“Fundamentally, we see it as opportunity because, at core, we’re a broadband/wi-fi supply company,” said the Virgin chief. “Whichever way you look at it, the demand on our network is growing at 50%-plus a year… and that’s compound growth.
“All the video is moving into an IP format for convenience, not only in on-demand but also in linear.” He added that this made it a much better environment for video producers. The number of opportunities would keep on growing.
“Netflix is now widening its portfolio [beyond drama],” explained Mockridge. “We’ve had a good relationship with it over four years. It is morphing much more into a big HBO.
“Whatever we think about it, it’s happening at a spectacular pace and we have to adjust. That’s inevitable. Sky will adjust, moving from satellite to broadband distribution.
“Linear TV will be fundamentally IP. Ultimately, it’s about more reach and more opportunities to view, which means more opportunities for people making TV.”
He added: “I work for a company called Liberty Global. We are consolidating cable systems across Europe and, increasingly, Latin America. John Malone [Liberty Global’s leader] is very, very focused on the scale of the big operators we’re talking about.”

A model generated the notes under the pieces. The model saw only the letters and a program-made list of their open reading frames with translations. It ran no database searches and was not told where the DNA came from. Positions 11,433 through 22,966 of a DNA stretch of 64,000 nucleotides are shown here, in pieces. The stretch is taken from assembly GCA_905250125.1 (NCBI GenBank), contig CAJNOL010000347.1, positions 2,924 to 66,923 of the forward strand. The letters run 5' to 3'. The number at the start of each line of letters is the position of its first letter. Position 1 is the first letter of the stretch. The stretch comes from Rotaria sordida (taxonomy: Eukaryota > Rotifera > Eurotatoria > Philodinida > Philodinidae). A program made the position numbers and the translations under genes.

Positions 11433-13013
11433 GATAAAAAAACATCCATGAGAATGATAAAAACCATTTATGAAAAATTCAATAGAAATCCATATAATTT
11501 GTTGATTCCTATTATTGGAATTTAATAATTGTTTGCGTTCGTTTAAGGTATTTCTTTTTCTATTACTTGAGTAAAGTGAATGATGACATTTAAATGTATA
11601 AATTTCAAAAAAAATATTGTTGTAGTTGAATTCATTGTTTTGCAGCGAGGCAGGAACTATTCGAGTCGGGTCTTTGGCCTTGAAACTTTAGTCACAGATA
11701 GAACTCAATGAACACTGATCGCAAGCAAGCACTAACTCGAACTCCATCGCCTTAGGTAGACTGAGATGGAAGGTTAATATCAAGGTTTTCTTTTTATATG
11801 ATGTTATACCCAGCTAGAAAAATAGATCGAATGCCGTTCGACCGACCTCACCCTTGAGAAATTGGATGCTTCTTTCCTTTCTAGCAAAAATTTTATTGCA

As an industry, we do need to think about platforms that have no linear channels and it’s all VoD
Fyfield agreed – up to a point. The ubiquity of smartphones was good for her company’s bottom line.
“All Sky customers have access to Sky Go, which only exists because we have smartphones,” she said. “Video consumption is pretty much at an all-time high. The likes of Apple and Samsung have done a great thing for the TV industry.”
Hincks asked if Fyfield was alarmed by how much money Netflix and Amazon were investing in content for their services.
She thought this needed to be put into context: “People are overreacting a little bit. Facebook and Apple are talking about spending globally.”
The Sky executive continued: “Just because they look at content doesn’t mean they’re going to spend all that money on content. They’re going to spend money where they can make money back.”
She added: “Take, for example, Netflix. A massive company but relatively small in terms of its buying power in the UK. Sky’s revenue is not far off £12bn across all the markets we compete in. I would be surprised if Netflix’s UK revenue is half a billion. It is not about to outspend every single broadcaster in the UK. There’s room for all of us.